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Will the NBA’s Playoffs in a Bubble Finally Produce a Cinderella?


The NBA’s postseason has provided very few surprises over the years. All that could change given the unique circumstances in Orlando, and give us a title chase as we’ve never seen.

By: Peter Hirdt

With the NBA about to press “Reboot” for a brief resumption of the regular season in Florida, we could be on the cusp of playoffs unlike any other in our lifetimes—specifically, an NBA postseason characterized by unpredictability and upsets.

More than any other pro league in the U.S., the NBA playoffs have long tilted in favor of the very best teams. It’s been eight years since the last time a team with fewer than 50 regular-season wins reached the NBA Finals. The most recent was the champion Miami Heat (46–20) and runner-up Oklahoma City Thunder (47–19) in 2012. Neither was a Cinderella; both won their division. It’s been more than four decades since a team with a regular-season winning percentage below .550 – 45 wins over an 82-game season – won the NBA title. The last was Washington in 1978 (44–38, .536).

We aren’t discussing pros and cons here. Many fans love unpredictability. “On any given Sunday …” is the most quoted incomplete thought in sports because it succinctly articulates the NFL’s capacity for keeping us guessing and watching. The annual interest in March Madness is fueled by the unexpected success of colleges with a lesser pedigree than historical powerhouses like Duke, Kentucky and Kansas.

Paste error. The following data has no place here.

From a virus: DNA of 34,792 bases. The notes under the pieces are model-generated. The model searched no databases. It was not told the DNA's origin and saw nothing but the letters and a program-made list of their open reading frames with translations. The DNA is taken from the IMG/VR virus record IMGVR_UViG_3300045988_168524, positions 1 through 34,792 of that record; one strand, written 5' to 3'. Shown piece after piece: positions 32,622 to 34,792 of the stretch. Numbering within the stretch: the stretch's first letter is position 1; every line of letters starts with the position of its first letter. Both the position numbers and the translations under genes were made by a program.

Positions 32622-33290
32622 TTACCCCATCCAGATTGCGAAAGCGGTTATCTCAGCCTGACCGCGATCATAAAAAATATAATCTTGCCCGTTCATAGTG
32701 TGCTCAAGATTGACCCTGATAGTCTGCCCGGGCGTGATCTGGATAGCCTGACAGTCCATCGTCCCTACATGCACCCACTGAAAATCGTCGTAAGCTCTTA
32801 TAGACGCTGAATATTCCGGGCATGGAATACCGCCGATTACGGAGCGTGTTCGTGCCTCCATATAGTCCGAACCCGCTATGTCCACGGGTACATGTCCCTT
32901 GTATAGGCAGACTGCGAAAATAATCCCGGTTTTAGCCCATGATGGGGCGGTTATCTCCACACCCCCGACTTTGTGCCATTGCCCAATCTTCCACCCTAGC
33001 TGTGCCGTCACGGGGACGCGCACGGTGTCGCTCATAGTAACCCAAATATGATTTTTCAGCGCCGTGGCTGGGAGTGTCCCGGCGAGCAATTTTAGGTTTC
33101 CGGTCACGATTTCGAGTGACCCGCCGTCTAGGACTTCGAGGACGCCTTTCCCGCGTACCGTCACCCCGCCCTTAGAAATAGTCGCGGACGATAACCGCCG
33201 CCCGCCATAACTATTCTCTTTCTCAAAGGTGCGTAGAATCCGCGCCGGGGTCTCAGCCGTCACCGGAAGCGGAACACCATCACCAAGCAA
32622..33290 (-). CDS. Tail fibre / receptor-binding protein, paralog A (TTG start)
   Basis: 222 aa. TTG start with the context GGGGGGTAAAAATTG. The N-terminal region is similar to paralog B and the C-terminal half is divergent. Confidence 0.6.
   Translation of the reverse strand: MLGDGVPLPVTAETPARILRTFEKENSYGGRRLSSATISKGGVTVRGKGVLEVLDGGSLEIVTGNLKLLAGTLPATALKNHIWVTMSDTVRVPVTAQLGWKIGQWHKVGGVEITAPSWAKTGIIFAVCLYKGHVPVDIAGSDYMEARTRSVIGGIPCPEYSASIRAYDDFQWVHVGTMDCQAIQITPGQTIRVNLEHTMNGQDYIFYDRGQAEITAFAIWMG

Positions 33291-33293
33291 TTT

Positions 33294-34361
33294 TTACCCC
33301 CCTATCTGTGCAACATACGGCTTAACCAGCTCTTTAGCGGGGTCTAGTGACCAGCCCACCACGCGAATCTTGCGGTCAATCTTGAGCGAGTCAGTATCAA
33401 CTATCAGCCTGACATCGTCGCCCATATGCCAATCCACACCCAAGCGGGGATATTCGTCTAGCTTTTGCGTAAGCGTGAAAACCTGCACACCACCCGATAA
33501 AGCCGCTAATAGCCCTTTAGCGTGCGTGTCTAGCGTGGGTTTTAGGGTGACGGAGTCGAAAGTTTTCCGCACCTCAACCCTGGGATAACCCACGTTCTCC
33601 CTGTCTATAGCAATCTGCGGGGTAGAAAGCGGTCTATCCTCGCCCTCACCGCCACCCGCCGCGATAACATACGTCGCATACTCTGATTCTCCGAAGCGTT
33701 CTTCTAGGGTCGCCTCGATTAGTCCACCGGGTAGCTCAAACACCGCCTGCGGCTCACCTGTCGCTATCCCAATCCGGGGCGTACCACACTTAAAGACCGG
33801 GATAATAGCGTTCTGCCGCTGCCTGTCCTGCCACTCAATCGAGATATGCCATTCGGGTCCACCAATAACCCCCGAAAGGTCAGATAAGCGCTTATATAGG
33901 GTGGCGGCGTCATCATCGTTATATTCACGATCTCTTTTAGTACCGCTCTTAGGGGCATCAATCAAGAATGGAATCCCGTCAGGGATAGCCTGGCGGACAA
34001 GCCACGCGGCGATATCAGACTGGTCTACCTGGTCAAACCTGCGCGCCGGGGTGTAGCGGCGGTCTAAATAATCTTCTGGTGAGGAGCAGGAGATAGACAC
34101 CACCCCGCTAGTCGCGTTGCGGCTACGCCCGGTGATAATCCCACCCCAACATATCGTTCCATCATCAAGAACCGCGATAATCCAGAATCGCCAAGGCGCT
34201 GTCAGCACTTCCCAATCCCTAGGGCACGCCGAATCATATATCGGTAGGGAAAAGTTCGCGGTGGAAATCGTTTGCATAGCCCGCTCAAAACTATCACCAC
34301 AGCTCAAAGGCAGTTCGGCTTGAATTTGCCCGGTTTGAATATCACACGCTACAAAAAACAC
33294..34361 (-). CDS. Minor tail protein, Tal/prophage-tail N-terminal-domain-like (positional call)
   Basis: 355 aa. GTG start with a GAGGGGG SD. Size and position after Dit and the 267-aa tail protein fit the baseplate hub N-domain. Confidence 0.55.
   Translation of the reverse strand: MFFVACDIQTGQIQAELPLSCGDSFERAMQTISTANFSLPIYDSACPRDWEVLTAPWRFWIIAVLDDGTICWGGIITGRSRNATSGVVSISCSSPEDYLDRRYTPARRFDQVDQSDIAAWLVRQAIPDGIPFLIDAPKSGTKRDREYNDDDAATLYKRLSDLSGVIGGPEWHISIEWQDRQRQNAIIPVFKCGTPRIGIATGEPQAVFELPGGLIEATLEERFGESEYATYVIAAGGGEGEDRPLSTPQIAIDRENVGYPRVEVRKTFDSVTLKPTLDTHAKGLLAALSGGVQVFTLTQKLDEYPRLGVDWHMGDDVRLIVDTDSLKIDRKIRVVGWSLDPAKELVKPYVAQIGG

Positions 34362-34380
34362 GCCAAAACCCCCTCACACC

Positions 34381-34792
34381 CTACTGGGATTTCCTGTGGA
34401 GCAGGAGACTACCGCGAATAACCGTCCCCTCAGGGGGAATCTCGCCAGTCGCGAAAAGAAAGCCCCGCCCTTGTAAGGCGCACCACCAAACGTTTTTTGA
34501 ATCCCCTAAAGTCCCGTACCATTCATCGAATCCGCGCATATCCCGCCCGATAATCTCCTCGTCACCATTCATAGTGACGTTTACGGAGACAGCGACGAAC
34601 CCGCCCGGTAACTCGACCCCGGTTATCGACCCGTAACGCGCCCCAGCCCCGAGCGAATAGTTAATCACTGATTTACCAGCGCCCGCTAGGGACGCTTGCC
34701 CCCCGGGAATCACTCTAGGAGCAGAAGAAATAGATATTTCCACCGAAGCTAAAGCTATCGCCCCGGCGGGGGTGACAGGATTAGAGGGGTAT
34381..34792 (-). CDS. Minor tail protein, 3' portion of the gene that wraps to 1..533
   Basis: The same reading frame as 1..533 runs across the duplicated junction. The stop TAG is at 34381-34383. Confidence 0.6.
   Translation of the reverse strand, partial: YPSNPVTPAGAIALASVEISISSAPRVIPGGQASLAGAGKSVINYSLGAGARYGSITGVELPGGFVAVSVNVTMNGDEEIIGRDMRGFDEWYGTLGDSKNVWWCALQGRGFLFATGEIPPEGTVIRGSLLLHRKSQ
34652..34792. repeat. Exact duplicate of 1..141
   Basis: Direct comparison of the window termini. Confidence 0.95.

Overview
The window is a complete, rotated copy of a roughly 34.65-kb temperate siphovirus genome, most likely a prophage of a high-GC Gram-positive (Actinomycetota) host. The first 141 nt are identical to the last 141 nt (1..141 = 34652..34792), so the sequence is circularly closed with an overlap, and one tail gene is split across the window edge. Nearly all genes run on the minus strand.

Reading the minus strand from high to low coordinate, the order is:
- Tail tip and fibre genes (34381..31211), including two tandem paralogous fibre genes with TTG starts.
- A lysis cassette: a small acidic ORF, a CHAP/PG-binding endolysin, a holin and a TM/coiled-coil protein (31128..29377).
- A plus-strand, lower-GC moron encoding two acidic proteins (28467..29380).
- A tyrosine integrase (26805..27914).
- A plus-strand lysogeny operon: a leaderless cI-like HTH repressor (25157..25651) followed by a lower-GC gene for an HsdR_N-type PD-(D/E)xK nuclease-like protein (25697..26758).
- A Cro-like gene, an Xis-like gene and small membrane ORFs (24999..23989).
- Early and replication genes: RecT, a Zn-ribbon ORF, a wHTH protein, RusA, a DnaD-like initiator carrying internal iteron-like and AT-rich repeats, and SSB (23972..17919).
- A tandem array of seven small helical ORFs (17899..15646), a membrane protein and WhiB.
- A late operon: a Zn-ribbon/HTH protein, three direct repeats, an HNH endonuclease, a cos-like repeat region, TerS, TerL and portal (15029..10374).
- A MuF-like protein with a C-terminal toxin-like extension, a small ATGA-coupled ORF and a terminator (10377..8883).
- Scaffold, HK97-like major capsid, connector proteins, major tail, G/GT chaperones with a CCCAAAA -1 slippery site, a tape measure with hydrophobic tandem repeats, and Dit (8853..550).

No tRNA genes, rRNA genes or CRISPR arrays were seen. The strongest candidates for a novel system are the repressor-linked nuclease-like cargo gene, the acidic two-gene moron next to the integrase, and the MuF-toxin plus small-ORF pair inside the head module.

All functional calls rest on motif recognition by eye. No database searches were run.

But fans also savor the excellence of great teams and the brilliance of great players, watching the Jordans and Jeters, the LeBrons and Bradys, the Messis and Messiers compete to win their sport’s ultimate crowns. We think most if not all fans appreciate both.

The lovable randomness of hockey, by which a single bad bounce of the puck can determine a game’s outcome, seduces fans of even mediocre teams to approach a single game or an entire playoff season with optimism. The same is true of soccer. But in the highest-scoring of all the major sports, a random lucky bounce of the basketball is often nothing more than that. And it’s rare indeed for players such as LeBron James or James Harden not to significantly impact the outcome of a game.

But in so many ways this year is different, and the NBA playoffs aren’t exempt. All games will be played on a neutral court in an empty arena in Orlando. Players were inactive for more than four months; some opted out of the reboot and others are sidelined by the novel coronavirus. They are isolated from family and friends.

It’s not our intention to minimize the challenges they’re facing, but the possibility of a wide-open postseason will be a fascinating storyline. Much of that has to do with the historical super-sized home-court advantage in the playoffs, which won’t be a factor inside the bubble.